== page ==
2018 will be about taking small steps, but well intentioned ones. In 2018 I aim to chip away at ambition, but not attack it. Health, financial security, relationships, friendships and general happiness are still as important as ever, but they’re not giants to be slayed. These aims and aspirations should be free to roam unbounded. These dreams, hopes and aspirations are organic, wandering free, sniffing and scratching the earth, interacting, learning, maybe even evolving themselves. There’s nothing wrong with next year’s goals being different to this year’s, so long as we can adapt, so long as we are clear where we are heading.

I don’t believe happiness can ever be conquered. Happiness, contentment, health, financial security – these mighty beasts will never be tamed, they’re simply beacons that should light our way.

All we need is the foresight to see them. And then all we need to do is take small steps.

Happy new year.

Stepping onto the pitch …

There’s total abstinence on one extreme of the axis, hedonistic indulgence on the other, and somewhere in between lies moderation. But exactly where moderation is on that axis is debatable, and that’s always been my problem with it.

Whereas abstinence is ‘0’, and indulgence is ‘1’, moderation is 0.x where ‘x’ is something that can never be defined. There’s no slippery slope with ‘0’ and ‘1’ extremism, no grey area, no line in the sand to keep to one side of, making decision-making very simple.

I stop drinking booze, ergo, I simply don’t drink alcohol. I quit eating meat and I open a vegetarian cookbook. But if I cut down, I still ‘do’, and I’m standing in no-mans land betwixt and between the end zones of abstinence and indulgence. To extremists, moderating your booze means you can still have a drink any-time. If you cut down your dairy intake you can still eat some cheese. Whatever the underlying reasons, be they ethical, moral, health related or financial, to the extremist every time you ‘do’, you fall short of that ‘reason’. You can also no longer measure success or failure in the middle, because in this analogue no-mans land everything is still possible and both failure and success continue to compete for attention, whereas in the digital end-zones of abstinence and excess everything is crystal clear, you either do or you don’t.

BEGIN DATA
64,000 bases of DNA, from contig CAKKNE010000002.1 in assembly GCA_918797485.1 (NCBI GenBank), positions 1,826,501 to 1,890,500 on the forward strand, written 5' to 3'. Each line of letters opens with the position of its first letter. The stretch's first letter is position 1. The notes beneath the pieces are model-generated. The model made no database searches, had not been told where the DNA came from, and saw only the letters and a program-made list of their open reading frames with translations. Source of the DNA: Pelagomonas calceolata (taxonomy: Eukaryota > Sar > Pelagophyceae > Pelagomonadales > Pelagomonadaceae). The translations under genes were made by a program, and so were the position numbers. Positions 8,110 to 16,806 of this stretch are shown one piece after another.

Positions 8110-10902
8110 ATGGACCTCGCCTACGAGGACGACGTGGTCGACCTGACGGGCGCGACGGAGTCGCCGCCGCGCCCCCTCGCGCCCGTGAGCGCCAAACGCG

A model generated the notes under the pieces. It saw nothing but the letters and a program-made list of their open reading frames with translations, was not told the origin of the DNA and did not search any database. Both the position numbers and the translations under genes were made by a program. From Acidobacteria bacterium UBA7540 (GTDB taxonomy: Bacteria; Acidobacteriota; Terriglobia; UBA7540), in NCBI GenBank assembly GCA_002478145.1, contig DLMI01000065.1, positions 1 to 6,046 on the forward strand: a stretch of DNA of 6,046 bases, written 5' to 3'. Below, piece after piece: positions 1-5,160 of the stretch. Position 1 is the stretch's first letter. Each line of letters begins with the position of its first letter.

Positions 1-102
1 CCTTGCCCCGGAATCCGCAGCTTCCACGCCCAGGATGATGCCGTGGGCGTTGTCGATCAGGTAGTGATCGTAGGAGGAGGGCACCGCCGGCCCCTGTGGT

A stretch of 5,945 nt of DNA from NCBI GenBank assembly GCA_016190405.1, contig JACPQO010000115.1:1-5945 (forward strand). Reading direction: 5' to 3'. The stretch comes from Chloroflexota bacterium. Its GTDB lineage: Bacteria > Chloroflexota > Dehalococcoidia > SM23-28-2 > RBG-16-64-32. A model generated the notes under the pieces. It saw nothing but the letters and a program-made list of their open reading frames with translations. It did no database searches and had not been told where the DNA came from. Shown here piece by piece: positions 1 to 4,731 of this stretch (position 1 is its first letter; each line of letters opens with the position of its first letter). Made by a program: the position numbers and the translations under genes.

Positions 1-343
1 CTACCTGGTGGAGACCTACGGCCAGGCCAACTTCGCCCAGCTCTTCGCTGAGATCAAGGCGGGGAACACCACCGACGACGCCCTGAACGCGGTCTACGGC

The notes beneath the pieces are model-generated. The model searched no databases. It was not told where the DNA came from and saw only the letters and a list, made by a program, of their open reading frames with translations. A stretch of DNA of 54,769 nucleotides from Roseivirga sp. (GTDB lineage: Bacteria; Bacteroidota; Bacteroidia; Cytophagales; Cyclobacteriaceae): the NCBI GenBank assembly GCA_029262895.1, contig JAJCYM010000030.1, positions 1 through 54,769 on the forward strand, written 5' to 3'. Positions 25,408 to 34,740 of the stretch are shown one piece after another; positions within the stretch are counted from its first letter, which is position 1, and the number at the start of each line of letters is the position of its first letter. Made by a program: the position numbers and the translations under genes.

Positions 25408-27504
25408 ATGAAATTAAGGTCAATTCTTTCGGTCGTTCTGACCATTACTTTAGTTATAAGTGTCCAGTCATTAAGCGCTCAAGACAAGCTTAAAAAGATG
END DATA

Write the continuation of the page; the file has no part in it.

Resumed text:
This is why I have always tended to operate in the end-zones.  If I choose to run I want to become a total runner. I buy books on running, I download running apps, I listen to running podcasts, I research running shoes to PhD level, I dream about running, I blog about running, I seek out running people, I bore other people with my running and I create pro-running echo chambers on social media. I run every day and I become a true running bore living wholly within the indulgent ‘1’ end-zone – a running legend in my own head and my own lifetime. And then I get injured and I can no longer run, but instead of cutting back I stop running altogether – apps are deleted, podcasts are unsubscribed, running gurus are unfollowed on Twitter – and I gather up my belongings and up sticks to decamp in the opposite ‘0’ running end-zone of total abstinence where I live as a complete non-runner, eschewing all running related facets in my life, mixing with like-minded sedentarists.

And that’s the problem with extremism. End-zone living might be very clear and very simple, but it does come at a cost. Most importantly, it’s extremely difficult to comply with. To never do anything ever again takes remarkable courage and commitment. But worst of all, when you fail, when your toe silently and subtly edges over the end-zone white line it’s over, gone, completely and forever.  You can’t ever be a little bit pregnant in the same way you can never be a vegetarian who eats the occasional chicken nugget, or a teetotaller who enjoys a sherry at Christmas. Extremism is a lifestyle not to be taken lightly, and it’s utterly exhausting.